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Loving the LOVE at the Olympics!

Brazilian Flag and Olympic Logo

Brazilian Flag and Olympic Logo (courtesy of Wikimedia Commons [Public Domain])

What makes the Olympics so beloved?

Perhaps it is because we, the spectators, are satiated with incredible competition and mind-blowing athleticism.

Perhaps it is because we enjoy witnessing the thrill of victory…and yes, even the agony of defeat.

Perhaps it is because we want to feel as if we are a part of something magnificent, something bigger than ourselves, something shared with most of the world.

Perhaps it is because we are inspired by the edited Olympic coverage of athletes’ personal lives…our heartstrings are pulled and our own dreams come into focus–if only for a moment.

But I think there is something more that keeps us watching, keeps us coming back, keeps us gratified. Something absolutely grand.

Joy. Harmony. Peace. LOVE.

Open hearts abound during the Olympic Games. Like when…

Michael Phelps hugged his teammate Caeleb Dressel, the young swimmer who was overcome with emotion after their team won the gold in the Men’s 4 x 100m Freestyle Relay.

…gymnast Louis Smith of Great Britain sincerely congratulated gymnast Alexander Naddour of the United States for winning the bronze medal in pommel horse.

…Jen Kish, the team captain of Canada’s women’s rugby team, found her father in the stands after the team’s bronze-medal win.

…gymnast Laurie Hernandez of the United States held up her team-winning gold medal to her father…and he ecstatically and emotionally fist-pumped back to her.

Filipina weightlifter Hidilyn Diaz celebrated with her coach, Alfonsito Aldanete, after her second lift of the competition. She won the silver medal.

…gymnasts Diego Hypolito and Arthur Mariano of Brazil tearfully and exuberantly rejoiced after winning silver and bronze for their floor routines, respectively.

…Wayde van Niekerk of South Africa set the world record in the men’s 400m–and we watched his 74-year-old great-grandmother (who is his coach) celebrating in the stands. And then larger-than-life runner Usain Bolt congratulated him.

These astonishingly genuine moments are, simply put, human moments. They transcend the thrill of victory…these moments are sincere human connections, which is what makes them so gratifying to witness.

They are why I watch the Olympics.

How about you? What keeps bringing you back to the Olympic Games?

SKS and SIRS Discoverer honor the 2016 Olympic Games in Rio de Janeiro, Brazil, with Spotlights of the Month, featuring articles and Web sites on Olympic history, athletes, and moments. Join us in celebrating this international event.

CultureGrams Activity: Rio de Janeiro 2016 Olympics

Rio de Janeiro

Rio de Janeiro. (Photo courtesy of the CultureGrams photo collection)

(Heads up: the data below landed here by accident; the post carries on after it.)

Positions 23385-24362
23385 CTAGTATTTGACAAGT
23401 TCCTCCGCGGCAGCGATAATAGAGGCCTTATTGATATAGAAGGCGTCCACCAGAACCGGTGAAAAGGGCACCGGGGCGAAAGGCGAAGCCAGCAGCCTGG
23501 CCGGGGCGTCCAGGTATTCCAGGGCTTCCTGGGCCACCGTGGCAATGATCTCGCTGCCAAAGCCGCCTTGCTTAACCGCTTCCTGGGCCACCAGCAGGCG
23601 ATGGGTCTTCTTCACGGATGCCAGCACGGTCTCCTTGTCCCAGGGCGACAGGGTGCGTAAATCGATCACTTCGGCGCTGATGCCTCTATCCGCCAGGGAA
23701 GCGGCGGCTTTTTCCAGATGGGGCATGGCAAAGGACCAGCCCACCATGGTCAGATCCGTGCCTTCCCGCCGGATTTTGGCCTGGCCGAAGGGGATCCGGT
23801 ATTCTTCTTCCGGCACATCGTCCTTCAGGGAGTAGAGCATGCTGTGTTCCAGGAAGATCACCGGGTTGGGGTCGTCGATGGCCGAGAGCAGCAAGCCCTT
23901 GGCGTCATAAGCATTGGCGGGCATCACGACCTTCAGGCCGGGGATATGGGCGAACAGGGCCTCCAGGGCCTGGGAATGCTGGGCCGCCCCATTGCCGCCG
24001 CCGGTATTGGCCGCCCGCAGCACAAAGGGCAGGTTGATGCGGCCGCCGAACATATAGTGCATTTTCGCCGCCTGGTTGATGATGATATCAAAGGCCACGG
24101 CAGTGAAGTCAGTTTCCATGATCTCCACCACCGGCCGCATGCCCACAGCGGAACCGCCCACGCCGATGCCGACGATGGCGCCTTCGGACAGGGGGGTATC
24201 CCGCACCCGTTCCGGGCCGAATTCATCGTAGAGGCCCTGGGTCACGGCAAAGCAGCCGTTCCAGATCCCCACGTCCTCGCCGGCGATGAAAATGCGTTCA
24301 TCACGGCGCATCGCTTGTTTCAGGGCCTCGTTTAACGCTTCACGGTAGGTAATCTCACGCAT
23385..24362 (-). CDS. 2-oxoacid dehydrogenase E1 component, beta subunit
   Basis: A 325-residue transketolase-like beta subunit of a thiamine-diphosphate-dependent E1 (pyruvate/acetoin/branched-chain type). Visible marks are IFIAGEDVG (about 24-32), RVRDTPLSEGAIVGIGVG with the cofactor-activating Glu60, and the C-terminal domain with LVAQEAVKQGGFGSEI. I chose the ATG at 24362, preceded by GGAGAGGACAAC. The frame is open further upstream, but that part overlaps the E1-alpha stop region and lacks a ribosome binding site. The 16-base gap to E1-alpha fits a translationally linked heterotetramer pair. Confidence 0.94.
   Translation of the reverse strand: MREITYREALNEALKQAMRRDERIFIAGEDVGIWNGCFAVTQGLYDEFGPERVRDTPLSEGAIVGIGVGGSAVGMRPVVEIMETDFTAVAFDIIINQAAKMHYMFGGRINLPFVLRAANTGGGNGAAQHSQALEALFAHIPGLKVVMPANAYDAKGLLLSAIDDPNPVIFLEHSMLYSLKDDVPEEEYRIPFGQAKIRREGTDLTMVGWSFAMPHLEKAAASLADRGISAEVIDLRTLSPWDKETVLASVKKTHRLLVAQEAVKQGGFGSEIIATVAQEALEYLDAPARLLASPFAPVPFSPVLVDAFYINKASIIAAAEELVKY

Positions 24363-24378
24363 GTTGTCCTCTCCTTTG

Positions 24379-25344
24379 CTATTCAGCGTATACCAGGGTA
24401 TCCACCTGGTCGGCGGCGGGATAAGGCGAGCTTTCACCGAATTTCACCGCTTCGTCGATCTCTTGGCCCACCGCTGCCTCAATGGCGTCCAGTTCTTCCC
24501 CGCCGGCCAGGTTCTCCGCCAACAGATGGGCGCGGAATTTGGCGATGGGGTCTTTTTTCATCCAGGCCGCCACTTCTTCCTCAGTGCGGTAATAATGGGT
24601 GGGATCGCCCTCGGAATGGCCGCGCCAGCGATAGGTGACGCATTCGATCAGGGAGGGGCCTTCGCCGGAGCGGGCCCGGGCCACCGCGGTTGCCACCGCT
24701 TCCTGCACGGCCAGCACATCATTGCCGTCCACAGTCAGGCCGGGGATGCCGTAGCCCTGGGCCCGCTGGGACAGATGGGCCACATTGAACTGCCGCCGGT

The Rio de Janeiro 2016 Summer Olympics are scheduled to begin next week on August 5. Get your students excited about the Olympics by having them participate in some of our Olympic-themed activities, which can be found on our Teaching Activities PDF.  One of these activities is included below, but our Teaching Activities PDF has more ideas to help students learn about different aspects of the Olympics.

Grade level
K–5

Objective
Students explore and familiarize themselves with the Brazilian city of Rio de Janeiro in preparation for the upcoming 2016 Summer Olympic Games.

Time requirement
In-class: 50 minutes

Materials
CultureGrams Kids Edition—Brazil

Instructions
1. Introduce the activity by discussing the concept of the Olympic Games. Explain that the upcoming 2016 Summer Olympics will take place in Rio de Janeiro, Brazil. Spend some time discussing with the class what qualities and conditions a city or country must meet in order to be chosen to host the Olympic Games.
2. Break students up into groups and have each group read through the Kids Edition Brazil report, paying particular attention to the sections that describe the factors that make it a good home for the Summer Games (e.g., the Land and Climate section) as well as the country’s unique cultural and historical aspects that might play a role during the Olympic Games.
3. Have each group summarize and present their findings. As a class, discuss what they have learned about Brazil and why Rio de Janeiro was chosen to host the 2016 Games.

Extension Activity
Have students discuss whether or not they think their state has a suitable city to host the Olympics. What would make it a good place? What would be some of its drawbacks? Have students write a letter to the International Olympic Committee, explaining why their state should or should not host the Olympic Games.